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Latest USP <800> Guidance: Postponement of 795 and 797
The United States Pharmacopeial Convention (USP) recently communicated the postponement of the revised 795 and 797, and the new 825 chapters because of appeals put forth for chapters 795 and 797. While USP 800 will still be official on December 1, 2019, it will be informational only and not compendially applicable until the appeals are resolved.
USP is an advisory organization that recommends but does not enforce standards. Regulating entities, such as the Occupational Safety and Health Administration (OSHA) and State Boards of Pharmacy, can inspect, audit, and issue sanctions. As rules and regulations will vary by state, your practice should check with your state’s regulating organizations to understand any requirements and when those requirements go into effect.
We continue to believe that USP <800> will be enforceable. As the focus of the chapter is staff safety, we encourage your practice to continue moving forward with implementing initiatives to comply with USP standards.
|The USP <800> requirements standardizing the safe handling of hazardous drugs will go into effect December 1, 2019.|
|The updated USP <800> requirements include:
|The National Institute for Occupational Safety and Health (NIOSH) defines hazardous drugs as those exhibiting “one or more of the following characteristics in humans or animals: carcinogenicity, teratogenicity or developmental toxicity, reproductive toxicity, organ toxicity at low doses, genotoxicity, or structure and toxicity profiles of new drugs that mimic existing hazardous drugs.”1|
|USP <800> was developed by USP Compounding Expert Committee, USP Compounding with Hazardous Drugs Expert Panel, US Food and Drug Admin (FDA) and US Center for Disease Control and Prevention (CDC) including NIOSH.2|
All healthcare personnel who receive, prepare, administer, transport or otherwise come in contact with hazardous drugs (HDs), and all entities that store, prepare, transport or administer hazardous drugs, including, but not limited to: pharmacies, hospitals, health systems and other healthcare institution personnel, patient treatment clinics and physicians’ practices or veterinarians’ offices.
The USP Compounding Expert Committee developed General Chapter <800> to standardize the safe handling of hazardous drugs throughout healthcare environments, in order to help protect both patients and healthcare workers.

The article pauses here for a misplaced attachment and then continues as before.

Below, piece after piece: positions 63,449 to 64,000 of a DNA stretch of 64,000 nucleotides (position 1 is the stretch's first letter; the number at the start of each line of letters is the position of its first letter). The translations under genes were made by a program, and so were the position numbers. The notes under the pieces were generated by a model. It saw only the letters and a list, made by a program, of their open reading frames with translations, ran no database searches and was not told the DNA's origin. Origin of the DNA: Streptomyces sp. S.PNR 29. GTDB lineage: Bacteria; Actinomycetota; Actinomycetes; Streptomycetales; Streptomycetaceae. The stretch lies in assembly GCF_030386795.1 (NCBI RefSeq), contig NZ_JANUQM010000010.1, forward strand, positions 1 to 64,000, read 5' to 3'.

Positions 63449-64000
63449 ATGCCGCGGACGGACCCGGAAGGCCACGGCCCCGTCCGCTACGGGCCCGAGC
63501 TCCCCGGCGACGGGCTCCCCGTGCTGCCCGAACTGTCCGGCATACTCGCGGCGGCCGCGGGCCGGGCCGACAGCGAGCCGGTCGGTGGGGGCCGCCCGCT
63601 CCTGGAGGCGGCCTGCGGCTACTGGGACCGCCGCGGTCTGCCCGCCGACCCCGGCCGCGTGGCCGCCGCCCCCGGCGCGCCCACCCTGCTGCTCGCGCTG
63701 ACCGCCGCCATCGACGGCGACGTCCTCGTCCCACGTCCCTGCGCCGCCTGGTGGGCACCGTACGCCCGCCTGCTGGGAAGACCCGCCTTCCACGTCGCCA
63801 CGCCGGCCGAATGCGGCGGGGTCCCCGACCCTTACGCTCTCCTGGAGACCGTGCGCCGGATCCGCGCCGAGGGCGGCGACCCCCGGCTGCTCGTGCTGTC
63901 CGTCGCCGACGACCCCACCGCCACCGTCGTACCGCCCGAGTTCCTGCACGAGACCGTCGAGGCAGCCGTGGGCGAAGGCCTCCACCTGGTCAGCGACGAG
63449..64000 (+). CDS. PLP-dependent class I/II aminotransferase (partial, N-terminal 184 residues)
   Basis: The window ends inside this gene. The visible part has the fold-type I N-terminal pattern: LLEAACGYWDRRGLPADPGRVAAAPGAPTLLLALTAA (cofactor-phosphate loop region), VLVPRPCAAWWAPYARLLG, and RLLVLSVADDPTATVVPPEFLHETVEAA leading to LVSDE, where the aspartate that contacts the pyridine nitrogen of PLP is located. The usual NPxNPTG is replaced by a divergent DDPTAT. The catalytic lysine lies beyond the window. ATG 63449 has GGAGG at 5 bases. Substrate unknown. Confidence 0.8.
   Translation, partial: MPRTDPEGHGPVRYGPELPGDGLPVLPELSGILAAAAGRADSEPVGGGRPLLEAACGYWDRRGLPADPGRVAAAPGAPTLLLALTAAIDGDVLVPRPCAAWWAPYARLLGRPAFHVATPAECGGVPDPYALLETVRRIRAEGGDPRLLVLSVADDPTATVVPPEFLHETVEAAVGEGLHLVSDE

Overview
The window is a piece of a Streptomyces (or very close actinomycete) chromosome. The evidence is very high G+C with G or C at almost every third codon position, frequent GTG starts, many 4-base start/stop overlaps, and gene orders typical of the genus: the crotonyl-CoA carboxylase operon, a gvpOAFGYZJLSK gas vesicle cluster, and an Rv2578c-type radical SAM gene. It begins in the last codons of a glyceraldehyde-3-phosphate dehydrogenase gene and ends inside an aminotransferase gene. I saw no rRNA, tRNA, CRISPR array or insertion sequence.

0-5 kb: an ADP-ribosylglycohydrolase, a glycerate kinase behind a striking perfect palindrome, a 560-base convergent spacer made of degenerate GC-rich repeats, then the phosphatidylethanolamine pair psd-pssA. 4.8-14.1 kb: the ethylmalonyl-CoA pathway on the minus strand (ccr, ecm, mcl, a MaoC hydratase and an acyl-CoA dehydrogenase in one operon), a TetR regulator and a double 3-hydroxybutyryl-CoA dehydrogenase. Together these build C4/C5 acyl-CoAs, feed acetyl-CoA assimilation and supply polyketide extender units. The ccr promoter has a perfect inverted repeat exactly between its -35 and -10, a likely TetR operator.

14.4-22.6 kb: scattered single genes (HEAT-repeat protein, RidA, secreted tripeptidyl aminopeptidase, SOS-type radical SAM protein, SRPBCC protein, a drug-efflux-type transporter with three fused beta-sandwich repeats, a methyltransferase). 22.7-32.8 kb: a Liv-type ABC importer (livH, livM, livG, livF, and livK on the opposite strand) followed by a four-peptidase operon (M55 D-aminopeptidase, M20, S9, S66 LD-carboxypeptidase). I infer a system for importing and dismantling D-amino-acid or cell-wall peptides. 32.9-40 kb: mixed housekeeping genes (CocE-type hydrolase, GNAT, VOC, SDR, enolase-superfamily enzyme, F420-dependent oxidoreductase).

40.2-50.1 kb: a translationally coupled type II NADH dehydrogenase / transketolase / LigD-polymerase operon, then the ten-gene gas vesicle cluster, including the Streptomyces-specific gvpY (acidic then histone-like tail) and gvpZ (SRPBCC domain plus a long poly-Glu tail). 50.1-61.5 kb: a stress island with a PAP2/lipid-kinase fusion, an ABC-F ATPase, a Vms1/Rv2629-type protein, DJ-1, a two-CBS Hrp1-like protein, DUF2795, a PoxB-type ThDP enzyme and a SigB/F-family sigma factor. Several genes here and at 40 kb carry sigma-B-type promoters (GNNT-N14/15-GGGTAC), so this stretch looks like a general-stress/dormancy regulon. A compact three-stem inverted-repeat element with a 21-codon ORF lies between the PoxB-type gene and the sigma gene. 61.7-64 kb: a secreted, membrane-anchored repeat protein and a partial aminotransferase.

New USP <800> standards are designed to protect all involved. Failure to comply with these new standards can not only impact the health of your staff, it can also result in fines for your health system. USP <800> will effect both the supply chain and the clinical environment. Download this article to learn about best practices for safeguarding your health system when handling NIOSH hazardous drugs.
Supply chain will play an important role in helping health systems meet the new USP General Chapter <800> standards. And because the standards apply to all healthcare personnel who receive, prepare, administer, transport or otherwise come in contact with hazardous drugs, supply chain will have to reach into all areas of the health system – not just pharmacy, but nursing, lab/phlebotomy, specialty clinics (such as urology), EVS, sterile processing, couriers, and more.
Entities must maintain lists of all hazardous drugs (HDs) used in their facilities
Identifying types of exposure
Personnel responsibilities and training
Facilities and engineering controls
Personal protective equipment (PPE)
Receiving hazardous drugs
Labeling, packaging, transport & disposal
Administering hazardous drugs
Deactivating, decontaminating, cleaning & disinfecting
February 1, 2016
USP <800> is published
September 29, 2017
USP postpones the official date of USP <800>
December 1, 2019
Official date of USP <800>: affected users should begin meeting the new requirements
MedTrainer, a healthcare compliance training provider for medical practices, offers a USP <800> Toolkit containing a systematic set of processes to conduct an assessment of risk and create the documentation and tracking that is required of the standard.
The landscape of patient care is rapidly shifting outside of the traditional hospital setting. Managing the broad spectrum of care settings requires solutions developed for the unique requirements of each facility, from the physician office to the patient’s home. We have robust solutions and resources to help you take control of your non-acute care continuum, now.
Unless otherwise noted, the recommendations in this document were obtained from: U.S. Pharmacopeia General Chapter <800>. Be advised that information contained herein is intended to serve as a useful reference for informational purposes only and is not complete clinical information. This information is intended for use only by competent healthcare professionals exercising judgment in providing care. McKesson cannot be held responsible for the continued currency of or for any errors or omissions in the information.